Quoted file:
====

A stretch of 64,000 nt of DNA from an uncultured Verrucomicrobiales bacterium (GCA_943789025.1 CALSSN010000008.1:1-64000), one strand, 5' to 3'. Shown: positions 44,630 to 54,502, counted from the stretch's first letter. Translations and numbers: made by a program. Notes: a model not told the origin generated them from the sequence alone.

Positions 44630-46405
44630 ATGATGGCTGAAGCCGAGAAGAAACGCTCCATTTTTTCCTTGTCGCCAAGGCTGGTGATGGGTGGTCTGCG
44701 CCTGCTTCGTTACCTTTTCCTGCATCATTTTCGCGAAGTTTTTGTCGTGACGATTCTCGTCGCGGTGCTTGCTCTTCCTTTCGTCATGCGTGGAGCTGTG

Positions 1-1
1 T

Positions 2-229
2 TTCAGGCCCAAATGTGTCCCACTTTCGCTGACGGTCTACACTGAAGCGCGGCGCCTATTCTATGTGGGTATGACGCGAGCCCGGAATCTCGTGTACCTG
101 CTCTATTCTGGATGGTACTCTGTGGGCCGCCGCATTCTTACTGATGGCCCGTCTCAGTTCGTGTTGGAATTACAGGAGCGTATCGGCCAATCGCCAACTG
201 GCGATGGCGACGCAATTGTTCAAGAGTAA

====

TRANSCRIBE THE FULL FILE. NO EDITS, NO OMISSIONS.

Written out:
A stretch of 64,000 nt of DNA from an uncultured Verrucomicrobiales bacterium (GCA_943789025.1 CALSSN010000008.1:1-64000), one strand, 5' to 3'. Shown: positions 44,630 to 54,502, counted from the stretch's first letter. Translations and numbers: made by a program. Notes: a model not told the origin generated them from the sequence alone.

Positions 44630-46405
44630 ATGATGGCTGAAGCCGAGAAGAAACGCTCCATTTTTTCCTTGTCGCCAAGGCTGGTGATGGGTGGTCTGCG
44701 CCTGCTTCGTTACCTTTTCCTGCATCATTTTCGCGAAGTTTTTGTCGTGACGATTCTCGTCGCGGTGCTTGCTCTTCCTTTCGTCATGCGTGGAGCTGTG

Positions 1-1
1 T

Positions 2-229
2 TTCAGGCCCAAATGTGTCCCACTTTCGCTGACGGTCTACACTGAAGCGCGGCGCCTATTCTATGTGGGTATGACGCGAGCCCGGAATCTCGTGTACCTG
101 CTCTATTCTGGATGGTACTCTGTGGGCCGCCGCATTCTTACTGATGGCCCGTCTCAGTTCGTGTTGGAATTACAGGAGCGTATCGGCCAATCGCCAACTG
201 GCGATGGCGACGCAATTGTTCAAGAGTAA